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The age old question: In northern Germany does one build instruments or arks?

It is 5:30 a.m. according to my body but here I am in a smoking room in a shady hotel in Chicago waiting for a pizza delivery man to deliver us out of the depths of my own personal hell. In order to FULLY appreciate what is going on in my life, let me update you.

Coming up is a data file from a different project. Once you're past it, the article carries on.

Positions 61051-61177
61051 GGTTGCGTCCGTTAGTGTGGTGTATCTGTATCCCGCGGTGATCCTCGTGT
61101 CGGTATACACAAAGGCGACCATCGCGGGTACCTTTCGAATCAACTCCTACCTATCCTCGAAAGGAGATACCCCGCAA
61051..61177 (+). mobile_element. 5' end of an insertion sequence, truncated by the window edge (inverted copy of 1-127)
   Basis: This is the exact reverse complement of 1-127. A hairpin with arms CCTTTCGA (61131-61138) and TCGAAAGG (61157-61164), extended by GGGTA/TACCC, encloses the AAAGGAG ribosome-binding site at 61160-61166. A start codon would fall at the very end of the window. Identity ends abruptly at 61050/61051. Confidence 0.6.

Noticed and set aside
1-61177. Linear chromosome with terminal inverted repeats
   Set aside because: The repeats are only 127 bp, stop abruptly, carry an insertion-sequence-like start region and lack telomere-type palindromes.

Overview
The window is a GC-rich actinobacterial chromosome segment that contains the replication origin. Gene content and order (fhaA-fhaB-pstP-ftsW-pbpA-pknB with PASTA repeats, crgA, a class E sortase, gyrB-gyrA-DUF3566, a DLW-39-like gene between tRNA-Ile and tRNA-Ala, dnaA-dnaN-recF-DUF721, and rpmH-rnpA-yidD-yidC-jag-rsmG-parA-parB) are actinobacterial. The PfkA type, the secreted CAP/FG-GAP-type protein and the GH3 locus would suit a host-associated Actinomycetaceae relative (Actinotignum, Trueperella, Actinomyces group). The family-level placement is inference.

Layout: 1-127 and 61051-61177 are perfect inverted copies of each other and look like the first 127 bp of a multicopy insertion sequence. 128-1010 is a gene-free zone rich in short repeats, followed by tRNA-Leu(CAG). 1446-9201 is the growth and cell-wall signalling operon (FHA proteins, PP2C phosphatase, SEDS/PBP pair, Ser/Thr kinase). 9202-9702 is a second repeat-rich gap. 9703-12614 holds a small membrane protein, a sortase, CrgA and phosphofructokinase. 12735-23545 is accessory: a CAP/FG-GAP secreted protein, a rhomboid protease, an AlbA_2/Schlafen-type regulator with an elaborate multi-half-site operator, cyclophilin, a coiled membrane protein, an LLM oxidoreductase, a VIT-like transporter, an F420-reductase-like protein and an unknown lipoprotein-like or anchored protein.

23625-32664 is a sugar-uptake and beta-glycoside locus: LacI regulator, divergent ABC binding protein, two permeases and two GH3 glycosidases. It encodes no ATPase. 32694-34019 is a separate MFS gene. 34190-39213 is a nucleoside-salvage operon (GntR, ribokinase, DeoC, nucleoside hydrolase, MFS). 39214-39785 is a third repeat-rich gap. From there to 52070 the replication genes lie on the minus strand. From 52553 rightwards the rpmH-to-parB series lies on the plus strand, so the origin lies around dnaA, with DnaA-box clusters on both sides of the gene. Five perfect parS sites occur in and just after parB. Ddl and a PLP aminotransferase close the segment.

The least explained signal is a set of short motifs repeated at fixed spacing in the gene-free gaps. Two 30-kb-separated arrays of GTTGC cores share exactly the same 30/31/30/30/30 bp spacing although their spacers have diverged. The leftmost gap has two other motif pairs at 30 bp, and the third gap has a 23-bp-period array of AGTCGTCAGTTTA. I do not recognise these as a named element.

Last night was the final concert for our stay in Germany. It was an orchestra showcase night where we play all the recognizable classics, pomp and circumstance, arias from La Traviata, Star Wars... etc. So we spent our week after the final performance of our operas-- pulling double rehearsals daily for this show which immediately sold over 1,200 tickets. The concert was to be held on the stage of the open air concert hall that we had been performing in all summer. Our initial reaction to this was "so that concert is not going to happen." It rains everyday either a light misty sprinkle that would make even an almost entirely enclosed space impossible to have wooden instruments out in or a torrential downpour. Yesterday night was a combination of the two. They said the plan if it rains was that they were "planning for no rain"... at first I laughed thinking it was one of the famous language barrier moments... nope. They decided that just in case it rains...you know, in the off chance that a prediction of there being a 95% chance of rain actually came true... they would put a tarp over cables which would cover the top of the stage. Perfect. We spent the entire day yesterday saying "there's no way I'm bringing my instrument out in this weather" yet at 19:00 we were found traipsing down to the stage in soggy socks and performance clothes. Since we had no choice, we took their assurances that no moisture would get around the tarp and onto us. Being in the viola section which is tucked in safely into the center of the orchestra, I really didn't see a big enough reason to throw the fit that was my every right to throw. I unpacked in the dripping stage managers cabin and, using my umbrella to protect my instrument and getting soaked myself, I found my way on stage. The orchestra eventually settled down under this makeshift, tarp covered nightmare, with the torrents of rain cascading down around us and we played the first 8 bars of Weber (fitting since we're in his birth town) and, after stopping at a fermata, a few people glanced up at the tarp and the stirring this sight caused, caused the rest of us to gaze upon our impending doom. The tarp, secured on 3 sides and draped over cables keeping it flat had started to pool water between the cables therefore making it drift towards the musicians like a filling water balloon. The conductor called a few men with poles on stage (meanwhile the rain tripled in the amount it was pouring on us) to poke at the bulge and coax it off one of the sides. I, along with a few of my colleagues, took this opportunity to take off my jacket to wrap my viola up, holding it against me, my body acting as the shield and then opening the umbrella to cover this pitiful last attempt at keeping my viola from becoming drift-wood. Right then, two of the musicians in the back of the 1st violin section stand up, pop open their umbrellas and leave the stage. I'm not sure if anyone reading this believes in fate but allow me to make a believer out of you. Literally 2 seconds after this walk off happened, one side of the tarp snapped open and dumped a kiddy pool amount of water onto the horn section and what would have been the back of the first violins, now just drenching their music that was left. The orchestra, now unprotected from the downpour and remaining water dumping off the tarp, was in complete pandemonium. Screaming, we all stampeded around looking for the nearest exit that was not being blocked by percussion instruments while trying to only save our instruments. The conductor is yelling orders to stay calm and save the harp and move off the stage while countless stage hands poured on to try and get the flapping, spraying tarp under control. If I and the other 60 musicians hadn't been so mad at the recklessness and the stupidity of the whole situation, and if I hadn't been so urged to yell "I TOLD YOU SO"... maybe with a few choice words attached, it may have been funny. It is now. Needless to say the concert was canceled. And after some dried off their instruments and reported damage, I luckily dried off only myself and saluted God for handing me an epic win of a thought to protect my viola at that moment. Lessons learned? Next time you have to say the phrase "I mean, we could either build an ark or play"... don't play.